The applications you use on a daily basis have user preferences for a reason: to give you control over how they behave. Unfortunately, not everyone has the scruples to respect your settings. Google, for example, seemed to think it was oK to sidestep cookie blocking in Safari on OS X and iOS
Google’s misstep was unearthed by Jonathan Mayer, a security researcher at Stanford University. You might remember Mayer from a previous cookie-related incident .It was he who called out Microsoft for their use of an un-deletable super cookie on MSN.com last summer.
According to Mayer, Google was utilizing a Safari exploit that had been discovered two years ago.Developer Anant Garg found that a cookie that normally wouldn’t be saved could be written by utilizing a blank form submitted silently in the background as a page loads. The necessary code is very minimal, requiring just over two dozen lines to trick Safari into accepting the cookie.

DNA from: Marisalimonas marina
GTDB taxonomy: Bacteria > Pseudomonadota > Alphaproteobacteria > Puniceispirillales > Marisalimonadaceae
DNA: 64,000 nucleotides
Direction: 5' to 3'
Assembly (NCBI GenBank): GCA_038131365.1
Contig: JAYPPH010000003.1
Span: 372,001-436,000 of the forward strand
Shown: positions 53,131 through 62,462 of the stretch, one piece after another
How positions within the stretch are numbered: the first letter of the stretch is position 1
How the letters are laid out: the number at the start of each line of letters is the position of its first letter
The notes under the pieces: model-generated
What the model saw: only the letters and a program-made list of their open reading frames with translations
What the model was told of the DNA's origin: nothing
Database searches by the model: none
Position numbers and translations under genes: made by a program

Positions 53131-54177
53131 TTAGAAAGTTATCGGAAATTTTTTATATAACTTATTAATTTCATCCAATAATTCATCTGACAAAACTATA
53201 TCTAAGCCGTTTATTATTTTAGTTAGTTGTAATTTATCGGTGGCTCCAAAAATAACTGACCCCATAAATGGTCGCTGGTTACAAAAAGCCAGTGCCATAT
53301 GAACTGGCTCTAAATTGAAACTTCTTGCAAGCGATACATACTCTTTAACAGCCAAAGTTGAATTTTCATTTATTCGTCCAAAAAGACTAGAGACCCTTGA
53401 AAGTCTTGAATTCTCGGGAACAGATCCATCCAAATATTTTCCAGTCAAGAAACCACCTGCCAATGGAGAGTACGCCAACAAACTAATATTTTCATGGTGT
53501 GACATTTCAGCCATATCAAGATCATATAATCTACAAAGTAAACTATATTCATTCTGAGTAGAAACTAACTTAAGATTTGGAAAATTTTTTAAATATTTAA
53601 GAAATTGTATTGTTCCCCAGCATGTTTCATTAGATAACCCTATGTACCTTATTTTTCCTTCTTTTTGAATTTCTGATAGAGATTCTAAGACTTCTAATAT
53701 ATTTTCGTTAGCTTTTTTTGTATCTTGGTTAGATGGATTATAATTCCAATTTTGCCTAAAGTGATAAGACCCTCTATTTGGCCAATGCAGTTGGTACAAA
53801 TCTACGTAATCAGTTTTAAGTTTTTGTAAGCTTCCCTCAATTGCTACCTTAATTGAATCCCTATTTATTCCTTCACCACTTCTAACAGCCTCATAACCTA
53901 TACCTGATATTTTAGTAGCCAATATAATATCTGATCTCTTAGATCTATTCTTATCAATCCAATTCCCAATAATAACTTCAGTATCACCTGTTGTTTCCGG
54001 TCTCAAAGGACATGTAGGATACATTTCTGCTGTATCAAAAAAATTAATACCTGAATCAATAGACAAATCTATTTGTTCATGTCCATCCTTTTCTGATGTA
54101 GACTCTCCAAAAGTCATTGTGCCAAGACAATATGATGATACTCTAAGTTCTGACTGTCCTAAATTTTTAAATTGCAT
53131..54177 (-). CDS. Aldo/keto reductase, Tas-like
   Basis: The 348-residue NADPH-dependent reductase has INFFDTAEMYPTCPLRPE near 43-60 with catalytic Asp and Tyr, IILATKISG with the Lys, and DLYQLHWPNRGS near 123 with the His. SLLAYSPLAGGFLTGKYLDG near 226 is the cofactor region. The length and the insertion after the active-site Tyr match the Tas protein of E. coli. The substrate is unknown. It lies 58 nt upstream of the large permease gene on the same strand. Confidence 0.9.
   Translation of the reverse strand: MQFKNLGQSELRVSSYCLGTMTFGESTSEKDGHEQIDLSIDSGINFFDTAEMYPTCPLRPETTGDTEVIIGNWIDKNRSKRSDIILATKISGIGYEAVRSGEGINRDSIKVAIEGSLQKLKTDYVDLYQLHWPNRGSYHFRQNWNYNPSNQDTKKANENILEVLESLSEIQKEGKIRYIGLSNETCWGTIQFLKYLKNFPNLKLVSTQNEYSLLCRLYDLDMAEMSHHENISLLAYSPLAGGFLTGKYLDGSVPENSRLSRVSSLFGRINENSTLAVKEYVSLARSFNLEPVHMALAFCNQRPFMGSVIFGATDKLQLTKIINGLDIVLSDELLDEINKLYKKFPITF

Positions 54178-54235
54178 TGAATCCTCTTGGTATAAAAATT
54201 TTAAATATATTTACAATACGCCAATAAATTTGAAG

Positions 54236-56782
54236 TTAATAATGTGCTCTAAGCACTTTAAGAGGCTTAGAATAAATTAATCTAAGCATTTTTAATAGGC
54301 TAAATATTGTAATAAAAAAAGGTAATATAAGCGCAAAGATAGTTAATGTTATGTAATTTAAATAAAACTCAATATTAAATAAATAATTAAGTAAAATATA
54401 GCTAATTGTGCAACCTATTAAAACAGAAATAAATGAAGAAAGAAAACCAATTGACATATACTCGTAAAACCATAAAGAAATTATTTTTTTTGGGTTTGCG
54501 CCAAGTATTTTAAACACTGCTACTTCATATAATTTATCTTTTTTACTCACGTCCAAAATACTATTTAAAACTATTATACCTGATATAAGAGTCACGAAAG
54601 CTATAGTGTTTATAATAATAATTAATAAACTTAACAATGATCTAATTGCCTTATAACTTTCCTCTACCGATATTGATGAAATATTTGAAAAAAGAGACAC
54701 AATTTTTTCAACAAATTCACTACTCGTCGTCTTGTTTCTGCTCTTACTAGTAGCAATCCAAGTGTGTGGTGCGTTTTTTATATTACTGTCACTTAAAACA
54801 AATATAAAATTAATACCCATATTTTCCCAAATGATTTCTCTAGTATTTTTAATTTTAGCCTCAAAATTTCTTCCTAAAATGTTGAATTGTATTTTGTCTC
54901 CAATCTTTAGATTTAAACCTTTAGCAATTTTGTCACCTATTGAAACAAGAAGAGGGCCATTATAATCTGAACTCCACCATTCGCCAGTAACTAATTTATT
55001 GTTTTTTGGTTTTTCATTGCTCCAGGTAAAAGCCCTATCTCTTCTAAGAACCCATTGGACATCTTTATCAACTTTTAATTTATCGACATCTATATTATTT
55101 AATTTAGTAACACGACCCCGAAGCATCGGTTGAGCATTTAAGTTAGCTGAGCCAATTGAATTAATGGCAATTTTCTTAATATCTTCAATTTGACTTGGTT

So what does Google have to say about all this? Only that The Wall Street Journal “mischaracterized what is happening and why.” Google stressed that the cookies didn’t collect any personal information and were only sent to users that had previously signed in to their Google account in Safari.
But the statement from Mountain View also calls what was done as using known Safari functionality. That’s an interesting assertion and it paints quite a rosy picture of leveraging a cross-domain cookie exploit in order to circumvent a user’s on-device preferences.
Google now says that they’ve put a stop to the practice, but this is yet another black mark on the company’s privacy record. Microsoft, of course, leapt at the opportunity to cry foul. IE lead Ryan Gavin quickly penned a post reminding folks that Microsoft’s latest and greatest browser respects your privacy and that you can lean on IE9 for protection if Google’s practices have ruffled your feathers.